Edgar M. Villchur, a Hi-Fi Innovator, Is Dead at 94
A few highlights, and a trip down memory lane:
Audiophiles have hailed Mr. Villchur as a seminal figure in the field. In its 50th-anniversary issue in 2006, Hi-Fi News ranked him No. 1 among the “50 Most Important Audio Pioneers.” John Atkinson, the editor of Stereophile magazine, credits him with bringing hi-fi into the home.
“Villchur’s development of what he called the acoustic suspension woofer made it possible for music lovers to buy loudspeakers that were domestically acceptable,” Mr. Atkinson said in a 2009 interview. “A guy’s wife could accept their presence on the bookshelf in the living room."
By 1966, according to Stereo Review magazine, Mr. Villchur’s company, Acoustic Research, was the leader in the nation’s speaker market, with a share of just over 32 percent.
Mr. Villchur also made two other advances that greatly improved high-fidelity performance. He developed one of the first dome tweeters, a drive unit that produces high frequencies.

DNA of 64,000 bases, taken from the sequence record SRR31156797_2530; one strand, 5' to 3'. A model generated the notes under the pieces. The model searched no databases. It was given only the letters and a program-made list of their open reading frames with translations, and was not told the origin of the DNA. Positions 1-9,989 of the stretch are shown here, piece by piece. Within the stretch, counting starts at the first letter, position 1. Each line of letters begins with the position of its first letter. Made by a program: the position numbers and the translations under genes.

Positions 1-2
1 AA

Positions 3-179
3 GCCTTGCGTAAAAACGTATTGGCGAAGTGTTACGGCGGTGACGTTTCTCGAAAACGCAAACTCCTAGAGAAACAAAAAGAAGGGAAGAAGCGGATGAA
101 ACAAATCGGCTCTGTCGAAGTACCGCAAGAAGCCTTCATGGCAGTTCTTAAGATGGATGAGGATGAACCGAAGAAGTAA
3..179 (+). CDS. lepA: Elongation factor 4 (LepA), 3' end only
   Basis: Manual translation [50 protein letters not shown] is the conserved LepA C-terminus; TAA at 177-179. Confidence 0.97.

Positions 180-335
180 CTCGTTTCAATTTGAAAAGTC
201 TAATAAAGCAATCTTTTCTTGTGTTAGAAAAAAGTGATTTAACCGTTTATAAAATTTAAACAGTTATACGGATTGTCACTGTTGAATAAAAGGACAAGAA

In the early days of the turntable, one of its biggest problems was an effect called rumble: vibrations from the motor and the turntable that were picked up by the needle. Mr. Villchur’s solution was to separate the motor from the turntable and connect the two with a rubber belt, significantly reducing the vibrations.
One day in spring 1954, speaking to his acoustics class at N.Y.U, he hinted at his idea. One student, Henry Kloss, stayed after class, eager to learn more. Soon, student and teacher were in Mr. Villchur’s 1938 Buick, headed to Woodstock. In Mr. Villchur’s basement workshop, they listened to the copious low-frequency tones on an LP recorded by the renowned organist E. Power Biggs... Mr. Kloss, who died in 2002, is credited with designing the production process for the AR-1 speaker and its successors, the AR-2 and the AR-3, which combined Mr. Villchur’s woofer and tweeter models.
Among Mr. Villchur’s duties was promoting the products. In the early 1960s he sponsored “live versus recorded” concerts around the country, including one in a recital room at Carnegie Hall and another at Grand Central Terminal. At the concerts, a string quartet would play a piece of music, then mime it as parts of a recording by the same quartet played through a pair of AR-3 speakers. The listeners were rarely able to detect the switchovers.
RIP, to one of the greats of the "Golden Age".